Bitcoin was the first cryptocurrency to be established and is still the world’s most popular. It is a valuable decentralized digital currency without depending on the government, institutions (like a bank), or other authorities. Simply put, it is a form of electronic money that cannot be printed or minted. The owners remain anonymous.
Instead of using names, tax IDs, or social security numbers, bitcoin connects buyers and sellers using cryptographic keys. It is not issued top-down like traditional currency. Instead, Bitcoins are “mined” by powerful computers connected to the Internet. As well as Bitcoin uses blockchain technology as its transaction ledger.
History Of Bitcoin
It’s no coincidence that Bitcoin was born during the most turbulent financial era in US history when distrust of banks and central governments peaked during the 2007-2009 global financial crisis.
Bitcoin.org, the original Bitcoin affiliate website, was registered on August 18, 2008. On October 31 of that year, someone named ‘Satoshi Nakamoto’ published a paper that defined Bitcoin: A Peer-to-Peer Electronic Cash System. There were two important features of Bitcoin in the title.
- Peer-to-peer: Bitcoin enables direct P2P payments without a third-party intermediary such as a central authority or bank. That’s why Bitcoin is often considered a highly “decentralized” currency.
- Electronic cash: Many past efforts have gone into developing an electronic currency. However, what makes Bitcoin unique is that it uses existing technologies, such as cryptography and distributed systems, to make it highly efficient and secure.
On January 3, 2009, a Bitcoin pseudonymous developer, Satoshi Nakamoto, created the Bitcoin genesis block (block number 0) and started the cryptocurrency boom that continues today.
The genesis block is the name of the first block mined by a cryptocurrency like Bitcoin. Blockchain consists of so-called blocks, which store information related to transactions in the blockchain network.
Bitcoin Price History
In 2010, Bitcoin became available to sell, buy and trade on online exchanges. Bitcoin prices first crossed the $1 mark in April 2011.
Litecoin (LTC) was launched in October 2011, and Bitcoin faced its first competitor in the crypto market. A few years later, in 2015, the Ethereum blockchain was launched.
In November 2013, Bitcoin prices reached $1,000. In late 2017, Bitcoin prices and trading volumes started to rise. It reached $10,000 per coin for the first time in November 2017 and nearly $20,000 in December 2017.
In late 2017, the hype, excitement, and frenzy of crypto markets created the perfect storm for an asset bubble. Various startups have taken advantage of the cryptocurrency boom to raise money through initial coin offerings. An initial coin offering (ICO) or initial currency offering is a method where a company sells a new cryptocurrency to raise money.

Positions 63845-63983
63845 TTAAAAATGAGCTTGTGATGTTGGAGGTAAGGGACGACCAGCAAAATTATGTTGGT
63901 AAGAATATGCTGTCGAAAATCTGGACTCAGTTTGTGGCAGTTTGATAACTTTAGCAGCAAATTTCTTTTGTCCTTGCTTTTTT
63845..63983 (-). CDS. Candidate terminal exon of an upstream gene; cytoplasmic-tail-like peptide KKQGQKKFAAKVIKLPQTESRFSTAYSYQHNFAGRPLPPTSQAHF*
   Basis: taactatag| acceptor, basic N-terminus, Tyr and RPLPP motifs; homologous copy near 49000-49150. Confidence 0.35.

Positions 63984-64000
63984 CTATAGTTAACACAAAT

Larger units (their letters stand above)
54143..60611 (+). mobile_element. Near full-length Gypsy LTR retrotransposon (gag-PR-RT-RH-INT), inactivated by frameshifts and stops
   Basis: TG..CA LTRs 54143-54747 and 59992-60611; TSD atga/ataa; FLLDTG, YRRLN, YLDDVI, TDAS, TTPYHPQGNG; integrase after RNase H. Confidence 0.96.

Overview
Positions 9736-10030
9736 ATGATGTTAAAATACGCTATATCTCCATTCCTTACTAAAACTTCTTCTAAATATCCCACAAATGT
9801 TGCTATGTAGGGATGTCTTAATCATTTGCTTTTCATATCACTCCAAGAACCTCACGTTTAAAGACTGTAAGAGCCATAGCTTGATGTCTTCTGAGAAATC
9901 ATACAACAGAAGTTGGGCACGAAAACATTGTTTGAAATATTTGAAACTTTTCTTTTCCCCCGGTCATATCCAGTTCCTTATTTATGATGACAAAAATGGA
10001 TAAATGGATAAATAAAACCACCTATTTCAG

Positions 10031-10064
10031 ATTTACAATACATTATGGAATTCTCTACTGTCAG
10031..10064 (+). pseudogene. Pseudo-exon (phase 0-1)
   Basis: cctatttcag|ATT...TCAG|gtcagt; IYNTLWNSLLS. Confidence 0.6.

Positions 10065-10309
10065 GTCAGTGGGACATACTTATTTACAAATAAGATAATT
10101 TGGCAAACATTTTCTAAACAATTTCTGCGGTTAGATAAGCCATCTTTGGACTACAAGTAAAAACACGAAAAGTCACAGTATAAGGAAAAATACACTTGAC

Over 800 ICOs raised approximately $20 billion in funding in 2017 and 2018. Frauds and scams plagued the ICO space, and the price of many of these ICO tokens plummeted over the course of a year within a year. As of 2018, Bitcoin prices fell below $4,000 per coin at the end of the year.
The next big boom in Bitcoin’s popularity occurred in late 2020 during the COVID-19 pandemic. As businesses and entertainment shut down, Americans turned to Bitcoin, and prices rose again in late 2020. Bitcoin hit an all-time high above $20,000 in December 2020 and reached $68,990 in November 2021.
Unfortunately, inflation continued to rise, and the Federal Reserve rapidly tightened monetary policy in early 2022. The crypto crisis led to the collapse of the $10 billion crypto hedge fund Three Arrows Capital (also known as 3AC or TAC). In May 2022, Luna and TerraUSD liquidated $60 billion. Bitcoin gained a bearish movement in November because of the FTX crash.
Bitcoin’s Blockchain Technology
Cryptocurrencies are part of the blockchain, a distributed ledger, decentralized, shared database that stores data.
Bitcoin blockchain refers to stored data, the entire history of all BTC transactions, in “blocks” of information. An interconnected chain is formed between blocks. When a transaction is made on the blockchain, the information from the previous block is copied into a new block with new data, it is encrypted, and the transaction is verified by “miners.”